Sensory Exercises For Sleeping


Most children with sensory processing dysfunction have difficulties getting sleep and there are understandable reasons for this. We already know the causes which I have been describing in my previous blogs.

This time I will share some physical exercises that help my child sleep through the night.  Sometimes, when my son has had an overstimulating day, he ends up lying awake in bed, tossing and turning for hours, unable to wind down even though he is in a dark and quiet room. At that moment, we practice some exercises to help him lower his level of alertness. For example, we start with the breathing exercise that involves squeezing and then releasing tense parts of our bodies.  Our session lasts 30 minutes and it goes as follows:

  1. Focus your attention on your breath and exhale completely through your mouth by making a whooshing sound.
  2. Give yourself bear hugs and squeeze a soft ball in your hands.
  3. Pretend you are a furry, lazy cat that is stretching. Stretch your arms in front of you and over your head.
  4. Walk through a big, squishy mud puddle. Squish your toes down into the mud and use your legs to help you push down to the bottom.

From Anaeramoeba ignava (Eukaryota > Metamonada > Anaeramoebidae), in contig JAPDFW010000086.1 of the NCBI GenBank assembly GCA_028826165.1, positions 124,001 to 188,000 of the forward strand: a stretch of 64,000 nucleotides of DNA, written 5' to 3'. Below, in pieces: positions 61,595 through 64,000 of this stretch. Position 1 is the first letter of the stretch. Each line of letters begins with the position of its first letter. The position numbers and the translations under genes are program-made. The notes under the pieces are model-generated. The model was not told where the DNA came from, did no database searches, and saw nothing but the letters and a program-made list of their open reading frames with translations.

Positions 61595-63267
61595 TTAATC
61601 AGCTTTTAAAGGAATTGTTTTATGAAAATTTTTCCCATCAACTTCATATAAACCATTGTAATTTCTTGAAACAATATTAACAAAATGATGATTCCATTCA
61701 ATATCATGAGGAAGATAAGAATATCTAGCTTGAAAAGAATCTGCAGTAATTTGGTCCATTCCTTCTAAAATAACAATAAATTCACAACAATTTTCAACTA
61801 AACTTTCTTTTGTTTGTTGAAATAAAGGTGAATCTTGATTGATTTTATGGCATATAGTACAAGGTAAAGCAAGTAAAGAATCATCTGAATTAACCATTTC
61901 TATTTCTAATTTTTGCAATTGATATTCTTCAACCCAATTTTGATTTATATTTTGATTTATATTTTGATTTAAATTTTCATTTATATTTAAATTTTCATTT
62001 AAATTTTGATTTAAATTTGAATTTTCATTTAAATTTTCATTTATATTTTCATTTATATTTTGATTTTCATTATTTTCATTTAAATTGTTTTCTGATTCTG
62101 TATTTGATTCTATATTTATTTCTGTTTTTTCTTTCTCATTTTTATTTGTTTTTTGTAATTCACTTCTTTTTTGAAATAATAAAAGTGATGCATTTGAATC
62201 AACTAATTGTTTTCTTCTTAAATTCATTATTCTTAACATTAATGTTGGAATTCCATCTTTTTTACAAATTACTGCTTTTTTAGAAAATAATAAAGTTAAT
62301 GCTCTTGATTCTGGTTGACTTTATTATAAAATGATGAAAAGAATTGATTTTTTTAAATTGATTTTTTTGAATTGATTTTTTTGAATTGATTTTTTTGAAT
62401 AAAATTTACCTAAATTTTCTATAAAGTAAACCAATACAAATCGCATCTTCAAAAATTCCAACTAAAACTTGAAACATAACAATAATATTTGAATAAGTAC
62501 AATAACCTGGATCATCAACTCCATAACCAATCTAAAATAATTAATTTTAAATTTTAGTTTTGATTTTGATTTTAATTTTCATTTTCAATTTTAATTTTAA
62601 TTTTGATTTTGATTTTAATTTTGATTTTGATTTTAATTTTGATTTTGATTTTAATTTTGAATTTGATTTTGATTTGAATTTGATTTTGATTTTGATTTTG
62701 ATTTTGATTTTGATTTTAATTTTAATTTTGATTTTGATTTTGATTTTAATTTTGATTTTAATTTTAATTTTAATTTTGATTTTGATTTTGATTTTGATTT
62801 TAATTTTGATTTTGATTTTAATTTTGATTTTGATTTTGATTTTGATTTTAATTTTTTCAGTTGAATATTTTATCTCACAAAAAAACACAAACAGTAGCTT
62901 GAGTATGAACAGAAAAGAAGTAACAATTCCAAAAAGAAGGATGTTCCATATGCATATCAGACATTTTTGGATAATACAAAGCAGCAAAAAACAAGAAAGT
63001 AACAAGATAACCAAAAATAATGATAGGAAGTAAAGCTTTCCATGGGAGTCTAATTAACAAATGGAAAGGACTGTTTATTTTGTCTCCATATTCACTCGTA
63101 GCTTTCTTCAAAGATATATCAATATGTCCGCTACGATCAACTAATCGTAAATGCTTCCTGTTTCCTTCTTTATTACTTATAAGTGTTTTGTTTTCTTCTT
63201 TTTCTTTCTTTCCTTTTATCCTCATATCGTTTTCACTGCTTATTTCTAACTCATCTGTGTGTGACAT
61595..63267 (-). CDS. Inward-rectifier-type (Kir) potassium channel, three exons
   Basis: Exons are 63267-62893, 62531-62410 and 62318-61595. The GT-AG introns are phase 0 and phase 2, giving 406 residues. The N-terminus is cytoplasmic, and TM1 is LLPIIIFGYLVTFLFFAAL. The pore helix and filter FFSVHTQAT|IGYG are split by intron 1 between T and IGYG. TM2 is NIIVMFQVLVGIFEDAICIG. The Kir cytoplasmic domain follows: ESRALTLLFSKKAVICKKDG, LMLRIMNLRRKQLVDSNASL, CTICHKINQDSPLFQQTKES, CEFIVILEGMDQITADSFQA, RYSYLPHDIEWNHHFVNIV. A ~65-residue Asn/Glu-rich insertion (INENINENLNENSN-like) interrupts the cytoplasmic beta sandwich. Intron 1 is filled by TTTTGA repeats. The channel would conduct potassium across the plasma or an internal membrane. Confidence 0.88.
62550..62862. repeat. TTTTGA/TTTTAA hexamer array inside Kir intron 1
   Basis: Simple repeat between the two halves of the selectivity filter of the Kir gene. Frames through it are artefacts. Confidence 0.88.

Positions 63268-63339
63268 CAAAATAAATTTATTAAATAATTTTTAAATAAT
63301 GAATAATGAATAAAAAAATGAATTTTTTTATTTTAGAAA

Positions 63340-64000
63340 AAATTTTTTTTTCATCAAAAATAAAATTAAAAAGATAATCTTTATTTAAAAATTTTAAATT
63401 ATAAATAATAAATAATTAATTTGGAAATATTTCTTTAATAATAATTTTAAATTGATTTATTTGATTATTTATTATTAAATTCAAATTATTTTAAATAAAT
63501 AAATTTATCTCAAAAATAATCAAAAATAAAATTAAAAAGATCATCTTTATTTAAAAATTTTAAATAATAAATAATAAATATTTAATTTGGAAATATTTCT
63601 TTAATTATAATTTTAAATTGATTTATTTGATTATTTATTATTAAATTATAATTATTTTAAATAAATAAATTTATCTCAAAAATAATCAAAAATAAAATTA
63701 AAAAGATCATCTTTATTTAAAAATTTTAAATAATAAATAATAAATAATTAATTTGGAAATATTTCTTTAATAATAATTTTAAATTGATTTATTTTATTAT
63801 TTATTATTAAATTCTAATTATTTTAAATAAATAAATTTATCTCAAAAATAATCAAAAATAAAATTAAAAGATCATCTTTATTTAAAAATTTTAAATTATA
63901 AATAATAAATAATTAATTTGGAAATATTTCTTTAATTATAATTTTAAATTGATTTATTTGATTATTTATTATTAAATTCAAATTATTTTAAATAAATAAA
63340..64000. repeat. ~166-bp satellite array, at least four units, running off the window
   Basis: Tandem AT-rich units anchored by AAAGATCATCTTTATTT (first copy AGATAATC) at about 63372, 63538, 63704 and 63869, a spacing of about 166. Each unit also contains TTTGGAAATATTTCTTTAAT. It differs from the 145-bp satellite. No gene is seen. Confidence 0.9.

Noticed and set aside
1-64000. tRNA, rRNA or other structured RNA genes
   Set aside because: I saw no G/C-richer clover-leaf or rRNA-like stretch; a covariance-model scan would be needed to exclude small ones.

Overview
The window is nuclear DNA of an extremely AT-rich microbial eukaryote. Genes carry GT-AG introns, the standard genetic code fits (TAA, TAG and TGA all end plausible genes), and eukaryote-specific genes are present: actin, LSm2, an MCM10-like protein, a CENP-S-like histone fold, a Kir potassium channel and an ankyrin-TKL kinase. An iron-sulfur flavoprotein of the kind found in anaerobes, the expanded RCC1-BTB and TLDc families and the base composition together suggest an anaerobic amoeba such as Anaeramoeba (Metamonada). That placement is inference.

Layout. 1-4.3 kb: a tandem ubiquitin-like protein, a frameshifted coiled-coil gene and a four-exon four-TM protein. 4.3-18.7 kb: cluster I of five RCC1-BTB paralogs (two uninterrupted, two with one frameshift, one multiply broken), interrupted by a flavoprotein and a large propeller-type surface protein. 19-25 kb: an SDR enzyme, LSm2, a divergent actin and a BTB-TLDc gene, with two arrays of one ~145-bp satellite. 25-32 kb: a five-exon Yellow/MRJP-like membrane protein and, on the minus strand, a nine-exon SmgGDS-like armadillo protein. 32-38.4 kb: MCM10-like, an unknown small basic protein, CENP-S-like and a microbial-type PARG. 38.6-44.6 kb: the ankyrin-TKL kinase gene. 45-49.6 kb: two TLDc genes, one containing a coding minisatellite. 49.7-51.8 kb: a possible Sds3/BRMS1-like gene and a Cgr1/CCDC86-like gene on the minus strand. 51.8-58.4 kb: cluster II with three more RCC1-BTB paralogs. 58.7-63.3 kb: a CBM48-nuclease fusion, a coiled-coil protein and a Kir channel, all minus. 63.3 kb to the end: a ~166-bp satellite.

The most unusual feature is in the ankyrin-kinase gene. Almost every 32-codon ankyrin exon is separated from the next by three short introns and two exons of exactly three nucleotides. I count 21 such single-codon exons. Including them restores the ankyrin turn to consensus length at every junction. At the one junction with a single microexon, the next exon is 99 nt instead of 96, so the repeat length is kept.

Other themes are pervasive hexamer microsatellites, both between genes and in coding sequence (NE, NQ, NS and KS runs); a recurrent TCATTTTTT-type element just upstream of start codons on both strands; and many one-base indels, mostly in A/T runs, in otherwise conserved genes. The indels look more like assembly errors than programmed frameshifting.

5. Lay on the ground and make your stomach hard and soft. Suck in your stomach and hold your breath slower and deeper, and let your breath out with a whooshing sound.
  6. Pretend you are a turtle and pull your head in tight by pushing your shoulders up to your ears. Hide your head!meditation-1000062__340-1
  7. Exercise your jaw by biting down
  8. Repeat the exercises until you see your child relax.

I learned some of these exercises from my yoga class where the instructor always recommends breathing because it works in the same way as meditation. I believe the breathing exercise works because it really helps to relax my son’s neuro system and help him fall asleep.


3 thoughts on “Sensory Exercises For Sleeping

  1. What an informative and wonderful blog post. I really enjoy reading your blogs because they are always so detailed and useful. Did you learn these techniques on your own or did you learn them for your child? How long does it take for these techniques to help a child sleep? You a really are a beacon of hope and your posts are always so inspiring.


  2. that is a very helpful tip for me because my oldest child don’t go to bed early and I don’t know what to do so he can tired so he can go to bed early, but I would try this excercise so my children can go to bed early. thank you for sharing this important information.


  3. Great blog! This is helpful for adults too! I would totally use a squishy ball and give myself a hug.I worked in daycare for a while and nap time was always the dreaded time. These techniques would have saved my life! The turtle exercise is so cute. This is great information. Thanks for sharing !# cs5711


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